Episode Six is coming next Friday!

Sabrina and Wesley finally talk. And listen.

And . . .well, wait and see!

The tale of Coral’s movie premiere date

is coming in this month, too.

What about Celeste?

Her romance is revealed in

TITS THE SEASON

which is part of the holiday benefit anthology

TINSEL AND TATAS

Releasing October 5th

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Bosom Buddies Episode Two

 

If you missed Episode One, read it here.

 

Wesley

 

I never thought I’d see her again.

Okay, so I hadn’t exactly been looking for Sabrina Hudson in the fourteen years since we’d last been together. For the first year, not thinking about her had been a matter of self-preservation. It had hurt too much, caused me too much gut-deep pain to let my mind linger on memories of her deep brown eyes, the way her whole face lit up whenever I said something she found amusing.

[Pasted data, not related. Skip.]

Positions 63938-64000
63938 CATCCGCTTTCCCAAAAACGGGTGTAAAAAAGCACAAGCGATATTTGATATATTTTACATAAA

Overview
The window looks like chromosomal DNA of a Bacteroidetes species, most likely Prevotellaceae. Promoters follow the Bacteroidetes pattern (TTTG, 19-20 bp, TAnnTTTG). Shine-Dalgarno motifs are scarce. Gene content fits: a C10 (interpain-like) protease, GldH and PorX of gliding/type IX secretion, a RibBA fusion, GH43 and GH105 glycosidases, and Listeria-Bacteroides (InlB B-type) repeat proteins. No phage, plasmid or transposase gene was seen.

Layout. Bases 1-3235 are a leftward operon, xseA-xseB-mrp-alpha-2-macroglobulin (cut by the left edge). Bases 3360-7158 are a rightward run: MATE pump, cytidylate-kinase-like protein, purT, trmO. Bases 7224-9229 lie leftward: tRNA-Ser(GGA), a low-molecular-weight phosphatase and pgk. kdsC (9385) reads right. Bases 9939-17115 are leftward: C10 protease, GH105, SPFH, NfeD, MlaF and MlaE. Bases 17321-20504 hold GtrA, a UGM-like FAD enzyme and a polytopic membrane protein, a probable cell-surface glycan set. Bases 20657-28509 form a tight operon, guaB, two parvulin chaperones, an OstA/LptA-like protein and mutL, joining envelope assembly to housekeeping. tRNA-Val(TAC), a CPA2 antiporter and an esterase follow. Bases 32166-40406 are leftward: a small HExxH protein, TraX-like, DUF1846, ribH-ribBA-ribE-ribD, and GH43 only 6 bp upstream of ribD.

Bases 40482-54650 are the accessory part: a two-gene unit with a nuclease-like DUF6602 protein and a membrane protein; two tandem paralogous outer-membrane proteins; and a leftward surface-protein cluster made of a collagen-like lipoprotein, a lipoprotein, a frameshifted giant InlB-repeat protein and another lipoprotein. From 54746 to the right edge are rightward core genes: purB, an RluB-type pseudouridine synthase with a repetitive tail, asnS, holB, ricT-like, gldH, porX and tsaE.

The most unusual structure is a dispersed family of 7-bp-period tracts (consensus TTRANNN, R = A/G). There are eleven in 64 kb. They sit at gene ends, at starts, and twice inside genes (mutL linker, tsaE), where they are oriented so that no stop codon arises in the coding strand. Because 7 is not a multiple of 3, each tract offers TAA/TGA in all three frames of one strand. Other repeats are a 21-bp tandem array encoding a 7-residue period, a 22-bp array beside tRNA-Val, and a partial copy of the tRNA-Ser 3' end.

And then . . . well, life had gone on as it does when you’re young and grappling to figure out basic shit like surviving high school, getting into college, and supporting yourself. If I’d thought of Sabrina, it had been occasional and fleeting, with the pang of regret a little more bearable each time.

When I’d seen the name Hudson on the schedule that Linc had sent out to the crew, sure, I’d thought about Sabrina and her family. But as I’d noted a moment ago, it wasn’t exactly an unusual last name. It hadn’t even occurred to me this project we were working—this incredible sleeping beauty of a house—might belong to my Sabrina.

Because that was still how I thought of her. In my mind and in my memory, she was still my Brina girl, the first one I’d loved, the person who I’d most suffered over when Mom and I left town.